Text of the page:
Australia Day is here, so I’m absolutely confident of a few things about to occur: some throat-clearing about changing the date, a good deal of blather about ongoing colonial resistance, and Senator Lidia Thorpe’s utterance of something stupid and contemptible.
To round out this dispiriting list, I’d add the Institute of Public Affairs and their annual survey data on attitudes to January 26 and national pride. Although its spokespersons try to put a cheery spin on things, the trend seems pretty clear: support for Australia Day is diminishing, and this is unlikely to be reversed, given that antipathy to the date and the country itself is much greater among younger cohorts.
There is something else I’ve noticed of late, and it is much harder to measure in data, but certainly easier to feel: there is a new and more intense revulsion towards Australia and its history and it seems to be almost obligatory in certain media and academic circles. This kind of self-hatred is creative, too, and I’m often surprised by the new ways in which people denigrate themselves and their home.
The anniversary of January 26 signals the beginning of the invasion, colonisation, slavery, and genocide of so-called Australia.
I hear so-called the most often nowadays, but otherwise named and stolen seem to be the fellow favourites, especially among university professors. Among virtue-signalling woke whites, there is also a new fondness for tagging their locations in their Instagram posts as Naarm or Gadigal, striking a powerful blow, apparently, against the colonies of Melbourne and Sydney.
I rather like the custom of the Acknowledgement of Country, but I certainly don’t like its most recent tweaks and extensions. It is no longer a one-off at the beginning of an event or panel discussion, but a secular and self-flagellating prayer that each panellist is expected to offer up. This is usually done in a creepily competitive spirit, and it usually goes something like this.
The first speaker would like to extend his respect to Aboriginal Elders, past and present and emerging. The second does this, too, but he also wants everyone to know that he knows this land has never been ceded. The third speaker mentions the Elders and the stolen land as well, but she would also like to make it clear that she, as a white settler, participates in a system of racist oppression, but is committed to being a better ally. The second speaker then wishes he had used that line. And so on and on and on.
You may think of all this as harmless stupidity, which is fair enough, at least at first glance. I wonder, though, if this well-meaning but unthinking lot is doing the bidding of those without the soundest of motives. I’ve also noticed that another element of the new revulsion is a more spirited style of activism, led by a few noisy enthusiasts for arson.
I would argue that that the defining Invasion Day moment occurred in 2018, when Tarneen Onus-Williams of the delightfully named Warriors of the Aboriginal Resistance (WAR) took to the stage at a rally outside the Victorian Parliament. There were a fair few expletives flung around, but the memorable moment was when she spluttered: “F**k Australia, hope it burns to the ground.”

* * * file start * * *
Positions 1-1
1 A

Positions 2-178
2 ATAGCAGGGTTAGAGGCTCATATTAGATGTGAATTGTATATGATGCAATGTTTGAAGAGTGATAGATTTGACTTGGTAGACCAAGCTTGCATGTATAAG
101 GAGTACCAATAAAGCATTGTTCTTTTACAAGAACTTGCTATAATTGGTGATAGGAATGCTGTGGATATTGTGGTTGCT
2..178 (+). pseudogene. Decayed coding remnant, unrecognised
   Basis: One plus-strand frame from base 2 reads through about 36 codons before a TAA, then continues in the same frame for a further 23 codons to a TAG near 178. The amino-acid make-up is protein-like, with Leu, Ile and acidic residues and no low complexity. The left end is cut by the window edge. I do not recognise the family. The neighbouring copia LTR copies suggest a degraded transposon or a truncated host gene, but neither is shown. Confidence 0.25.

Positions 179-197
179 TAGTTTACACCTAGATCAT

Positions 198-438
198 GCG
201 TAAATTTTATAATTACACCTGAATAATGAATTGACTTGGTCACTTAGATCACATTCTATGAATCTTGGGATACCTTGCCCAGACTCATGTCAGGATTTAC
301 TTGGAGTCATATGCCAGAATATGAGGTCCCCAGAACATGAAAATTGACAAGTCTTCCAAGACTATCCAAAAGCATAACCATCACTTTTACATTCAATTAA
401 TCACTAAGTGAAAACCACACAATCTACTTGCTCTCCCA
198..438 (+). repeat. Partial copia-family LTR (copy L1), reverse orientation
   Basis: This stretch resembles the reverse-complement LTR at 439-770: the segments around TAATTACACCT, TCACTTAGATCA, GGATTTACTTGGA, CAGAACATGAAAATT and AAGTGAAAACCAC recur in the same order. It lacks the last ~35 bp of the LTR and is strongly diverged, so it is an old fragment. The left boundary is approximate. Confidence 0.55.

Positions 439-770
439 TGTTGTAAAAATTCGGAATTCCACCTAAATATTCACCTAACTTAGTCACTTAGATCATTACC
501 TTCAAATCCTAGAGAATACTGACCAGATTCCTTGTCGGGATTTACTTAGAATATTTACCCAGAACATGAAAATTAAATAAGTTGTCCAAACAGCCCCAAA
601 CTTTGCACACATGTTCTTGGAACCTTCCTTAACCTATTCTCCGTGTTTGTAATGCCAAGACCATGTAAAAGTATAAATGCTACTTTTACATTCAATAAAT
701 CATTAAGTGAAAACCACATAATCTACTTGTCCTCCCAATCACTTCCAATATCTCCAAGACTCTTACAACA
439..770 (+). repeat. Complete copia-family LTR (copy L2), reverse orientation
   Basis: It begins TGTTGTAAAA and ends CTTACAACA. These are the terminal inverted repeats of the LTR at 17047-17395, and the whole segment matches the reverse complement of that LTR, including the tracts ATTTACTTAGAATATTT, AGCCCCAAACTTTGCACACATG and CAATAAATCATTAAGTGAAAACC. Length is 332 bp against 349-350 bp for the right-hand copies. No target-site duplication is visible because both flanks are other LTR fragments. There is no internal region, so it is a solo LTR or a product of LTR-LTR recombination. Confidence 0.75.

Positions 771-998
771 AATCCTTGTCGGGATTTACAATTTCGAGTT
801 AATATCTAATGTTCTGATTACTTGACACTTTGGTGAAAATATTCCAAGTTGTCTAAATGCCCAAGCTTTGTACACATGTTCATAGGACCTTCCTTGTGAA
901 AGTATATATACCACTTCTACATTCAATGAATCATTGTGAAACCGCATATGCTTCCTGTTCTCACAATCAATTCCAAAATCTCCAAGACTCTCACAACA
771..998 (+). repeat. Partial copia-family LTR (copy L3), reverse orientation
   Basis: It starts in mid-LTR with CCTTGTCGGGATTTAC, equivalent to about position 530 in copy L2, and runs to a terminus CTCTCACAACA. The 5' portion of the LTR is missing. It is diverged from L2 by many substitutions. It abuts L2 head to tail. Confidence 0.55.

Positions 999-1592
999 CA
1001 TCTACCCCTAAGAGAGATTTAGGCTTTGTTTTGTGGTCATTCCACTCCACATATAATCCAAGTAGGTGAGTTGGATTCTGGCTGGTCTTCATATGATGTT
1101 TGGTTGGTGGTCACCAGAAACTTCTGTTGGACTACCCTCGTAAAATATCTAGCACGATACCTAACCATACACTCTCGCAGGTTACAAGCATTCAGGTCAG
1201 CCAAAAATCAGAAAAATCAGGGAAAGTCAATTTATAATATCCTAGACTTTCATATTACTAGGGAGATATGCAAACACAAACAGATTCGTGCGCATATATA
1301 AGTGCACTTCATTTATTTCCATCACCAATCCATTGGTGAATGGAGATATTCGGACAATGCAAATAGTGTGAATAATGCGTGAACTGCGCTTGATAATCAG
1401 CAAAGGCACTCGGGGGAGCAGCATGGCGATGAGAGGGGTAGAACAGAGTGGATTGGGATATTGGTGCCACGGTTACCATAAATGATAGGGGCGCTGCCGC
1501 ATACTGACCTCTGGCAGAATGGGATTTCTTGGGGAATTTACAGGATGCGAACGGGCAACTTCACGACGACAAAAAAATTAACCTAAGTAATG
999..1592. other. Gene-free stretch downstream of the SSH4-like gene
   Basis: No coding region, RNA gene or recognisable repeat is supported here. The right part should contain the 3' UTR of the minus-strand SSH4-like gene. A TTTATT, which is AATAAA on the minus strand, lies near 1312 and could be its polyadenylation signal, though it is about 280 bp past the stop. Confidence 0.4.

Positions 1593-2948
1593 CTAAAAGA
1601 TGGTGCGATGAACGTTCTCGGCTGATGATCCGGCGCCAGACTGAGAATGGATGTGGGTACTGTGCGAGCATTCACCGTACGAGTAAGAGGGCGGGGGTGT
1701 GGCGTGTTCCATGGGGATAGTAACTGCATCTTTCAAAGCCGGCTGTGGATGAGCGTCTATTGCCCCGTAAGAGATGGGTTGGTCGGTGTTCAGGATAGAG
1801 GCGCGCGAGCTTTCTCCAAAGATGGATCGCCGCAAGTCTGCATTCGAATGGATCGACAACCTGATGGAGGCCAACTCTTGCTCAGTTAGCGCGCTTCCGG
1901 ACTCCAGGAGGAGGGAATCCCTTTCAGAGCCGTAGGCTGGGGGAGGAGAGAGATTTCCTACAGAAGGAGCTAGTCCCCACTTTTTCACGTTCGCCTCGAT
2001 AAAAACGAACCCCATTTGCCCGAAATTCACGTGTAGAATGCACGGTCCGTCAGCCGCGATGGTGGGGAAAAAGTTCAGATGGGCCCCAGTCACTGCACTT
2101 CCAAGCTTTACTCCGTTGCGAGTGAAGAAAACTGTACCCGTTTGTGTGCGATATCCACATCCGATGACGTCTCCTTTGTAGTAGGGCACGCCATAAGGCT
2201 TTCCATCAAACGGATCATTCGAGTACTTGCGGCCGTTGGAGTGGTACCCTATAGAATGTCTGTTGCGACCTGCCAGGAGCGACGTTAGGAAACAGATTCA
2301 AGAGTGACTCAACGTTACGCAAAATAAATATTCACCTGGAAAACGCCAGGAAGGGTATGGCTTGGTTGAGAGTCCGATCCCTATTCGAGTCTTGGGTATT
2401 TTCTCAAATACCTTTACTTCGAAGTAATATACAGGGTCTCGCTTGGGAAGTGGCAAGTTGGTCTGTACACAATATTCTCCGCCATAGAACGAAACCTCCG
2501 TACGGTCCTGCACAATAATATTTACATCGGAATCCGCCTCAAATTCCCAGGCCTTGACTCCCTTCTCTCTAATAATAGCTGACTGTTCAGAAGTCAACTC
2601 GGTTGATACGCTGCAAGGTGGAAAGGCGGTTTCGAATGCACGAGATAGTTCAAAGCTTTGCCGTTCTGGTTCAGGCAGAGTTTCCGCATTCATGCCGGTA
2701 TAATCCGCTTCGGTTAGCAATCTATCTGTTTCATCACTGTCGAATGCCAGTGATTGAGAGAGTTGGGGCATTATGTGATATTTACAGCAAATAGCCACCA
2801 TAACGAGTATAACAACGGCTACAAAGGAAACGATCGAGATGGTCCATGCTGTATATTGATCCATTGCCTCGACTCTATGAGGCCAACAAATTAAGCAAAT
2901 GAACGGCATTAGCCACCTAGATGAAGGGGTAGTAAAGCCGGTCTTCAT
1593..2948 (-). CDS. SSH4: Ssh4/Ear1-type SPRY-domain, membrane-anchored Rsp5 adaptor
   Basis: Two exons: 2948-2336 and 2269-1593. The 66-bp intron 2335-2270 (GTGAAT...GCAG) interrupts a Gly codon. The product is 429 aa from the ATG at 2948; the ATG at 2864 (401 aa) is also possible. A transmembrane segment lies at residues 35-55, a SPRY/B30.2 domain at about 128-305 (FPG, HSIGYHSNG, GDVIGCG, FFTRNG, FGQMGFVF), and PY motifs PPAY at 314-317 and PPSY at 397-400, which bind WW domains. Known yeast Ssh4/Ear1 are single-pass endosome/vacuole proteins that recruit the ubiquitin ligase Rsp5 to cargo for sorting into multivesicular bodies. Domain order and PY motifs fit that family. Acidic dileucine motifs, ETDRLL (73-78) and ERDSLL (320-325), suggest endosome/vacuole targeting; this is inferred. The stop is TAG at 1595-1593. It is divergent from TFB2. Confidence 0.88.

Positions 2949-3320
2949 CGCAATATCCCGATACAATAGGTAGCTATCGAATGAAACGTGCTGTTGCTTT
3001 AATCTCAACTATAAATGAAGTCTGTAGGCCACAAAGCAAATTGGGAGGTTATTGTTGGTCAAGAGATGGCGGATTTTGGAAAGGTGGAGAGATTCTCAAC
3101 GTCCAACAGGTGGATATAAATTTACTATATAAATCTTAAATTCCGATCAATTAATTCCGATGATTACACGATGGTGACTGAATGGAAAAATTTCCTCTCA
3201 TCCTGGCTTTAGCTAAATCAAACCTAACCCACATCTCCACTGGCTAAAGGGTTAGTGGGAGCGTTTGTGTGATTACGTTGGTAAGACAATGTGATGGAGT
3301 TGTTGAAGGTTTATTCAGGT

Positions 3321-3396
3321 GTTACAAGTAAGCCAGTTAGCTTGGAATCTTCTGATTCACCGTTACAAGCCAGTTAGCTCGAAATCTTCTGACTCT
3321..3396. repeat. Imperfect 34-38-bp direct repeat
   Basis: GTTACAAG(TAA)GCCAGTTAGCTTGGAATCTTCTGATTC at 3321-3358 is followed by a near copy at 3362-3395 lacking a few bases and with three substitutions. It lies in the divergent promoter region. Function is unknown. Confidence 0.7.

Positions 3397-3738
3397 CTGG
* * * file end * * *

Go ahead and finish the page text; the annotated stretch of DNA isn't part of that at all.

When asked to explain my absence from these January 26 get-togethers, I like to cite this incident. WAR — and I wonder how many of the rally attendees know this — is the organising body behind the Invasion Day frivolities, and one can be fairly certain that changing the date isn’t on its list of priorities. After Ms. Williams’ tantrum, WAR took to Facebook to defend her and add a few clarifying remarks, which included the exhortation to “Abolish Australia, not just Australia Day.”
Tarneen Onus-Williams, however, seems rather charming compared to Nayuka Gorrie, another activist and a contributor at SBS, where she wrote in 2019:
“I will never celebrate Australia and I will never consider myself Australian . . . Australia shouldn’t be celebrated. It’s not worthy of celebration.”
That article didn’t get much attention, but her appearance in the same year on ABC’s Q&A certainly did. It was in that episode, as readers will recall, that Ms. Gorrie rejected the methods of persuasion and democratic debate as the means of effecting social change. She fantasised about a much more incendiary approach:
I wonder what our kind of tipping point in Australia’s history is going to be when people will start burning stuff. I look forward to it.
And in case viewers still didn’t get the message, she then added:
I think violence, yeah, is OK . . . if someone is trying to kill you, there’s no amount of ‘oh, but I’m really clever. I’m really articulate . . .’ — no amount of that will save you. So, yeah. Let’s burn stuff.
That brings me back to Senator Thorpe and her impressive talent for bluster (in her Canberra workplace she faces tough competition.) In late December, when a merry band of Aboriginal agitators were next to Old Parliament House when it was set alight, Senator Thorpe took to Twitter to fan the flames:
Seems like the colonial system is burning down. Happy New Year everyone.
I can confidently say that I will never be adequately annoyed by all these people. Every day that Lidia Thorpe spends in the Senate is an embarrassment to our democracy, given that she is a cheerleader for the destruction of that democracy. Every time our national broadcaster showcases fanatics like Nayuka Gorrie I’m reminded that they also carefully ignore the thoughtful and honest insights of intellectuals and leaders like Quadrant contributor Anthony Dillon and Jacinta Price. And every Australia Day thousands of naive young marchers aid the cause of militant activists who hate them and hate the country we all share. Perhaps pointing all this out can dissuade a few from turning up to today’s rallies, but I don’t have quite as much confidence in that.